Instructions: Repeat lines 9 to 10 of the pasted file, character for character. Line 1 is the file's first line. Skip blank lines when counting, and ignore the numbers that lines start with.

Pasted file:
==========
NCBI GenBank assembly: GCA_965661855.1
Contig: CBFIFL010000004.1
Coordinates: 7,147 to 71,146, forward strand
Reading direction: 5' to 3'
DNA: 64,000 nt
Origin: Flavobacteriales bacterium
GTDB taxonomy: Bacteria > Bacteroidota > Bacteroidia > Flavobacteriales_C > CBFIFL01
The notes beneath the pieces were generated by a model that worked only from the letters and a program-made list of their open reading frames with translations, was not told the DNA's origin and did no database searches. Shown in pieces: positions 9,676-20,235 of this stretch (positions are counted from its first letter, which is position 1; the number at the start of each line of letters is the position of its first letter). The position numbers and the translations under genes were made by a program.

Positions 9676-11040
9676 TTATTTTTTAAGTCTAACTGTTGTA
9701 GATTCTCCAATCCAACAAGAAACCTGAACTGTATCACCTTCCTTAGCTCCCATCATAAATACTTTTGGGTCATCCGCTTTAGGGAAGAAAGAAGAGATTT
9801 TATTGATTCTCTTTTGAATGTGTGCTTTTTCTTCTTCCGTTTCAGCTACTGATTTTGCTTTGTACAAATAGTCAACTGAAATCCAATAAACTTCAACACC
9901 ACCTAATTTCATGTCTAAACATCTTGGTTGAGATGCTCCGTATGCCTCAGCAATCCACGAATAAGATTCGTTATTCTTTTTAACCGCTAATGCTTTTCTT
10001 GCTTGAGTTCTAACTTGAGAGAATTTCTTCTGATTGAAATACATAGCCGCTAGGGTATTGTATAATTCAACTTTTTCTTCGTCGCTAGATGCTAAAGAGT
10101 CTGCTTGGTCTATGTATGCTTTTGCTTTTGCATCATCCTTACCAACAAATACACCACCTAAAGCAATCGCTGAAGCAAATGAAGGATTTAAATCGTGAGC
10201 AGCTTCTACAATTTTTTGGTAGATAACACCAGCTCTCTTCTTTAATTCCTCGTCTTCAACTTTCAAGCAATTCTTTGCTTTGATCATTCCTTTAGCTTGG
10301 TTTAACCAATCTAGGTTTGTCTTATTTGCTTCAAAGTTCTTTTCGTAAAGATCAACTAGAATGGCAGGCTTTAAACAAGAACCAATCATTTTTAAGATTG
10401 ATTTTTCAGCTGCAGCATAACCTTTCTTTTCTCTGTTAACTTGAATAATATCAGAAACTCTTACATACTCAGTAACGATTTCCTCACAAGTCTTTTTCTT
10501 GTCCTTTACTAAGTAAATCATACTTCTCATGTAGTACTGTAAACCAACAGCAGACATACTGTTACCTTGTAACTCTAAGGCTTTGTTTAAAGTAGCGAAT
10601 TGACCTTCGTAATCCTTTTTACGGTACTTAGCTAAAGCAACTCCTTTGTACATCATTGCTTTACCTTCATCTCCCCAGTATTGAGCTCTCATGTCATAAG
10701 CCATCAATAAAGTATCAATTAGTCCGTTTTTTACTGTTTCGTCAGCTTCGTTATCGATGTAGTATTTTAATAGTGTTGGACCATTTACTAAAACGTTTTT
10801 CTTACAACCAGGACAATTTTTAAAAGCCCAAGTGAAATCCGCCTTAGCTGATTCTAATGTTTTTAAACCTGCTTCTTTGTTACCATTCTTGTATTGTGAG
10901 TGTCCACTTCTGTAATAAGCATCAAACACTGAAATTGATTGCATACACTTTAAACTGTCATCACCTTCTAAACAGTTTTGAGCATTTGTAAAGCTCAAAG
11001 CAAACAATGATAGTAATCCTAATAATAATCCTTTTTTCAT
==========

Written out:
Positions 9676-11040
9676 TTATTTTTTAAGTCTAACTGTTGTA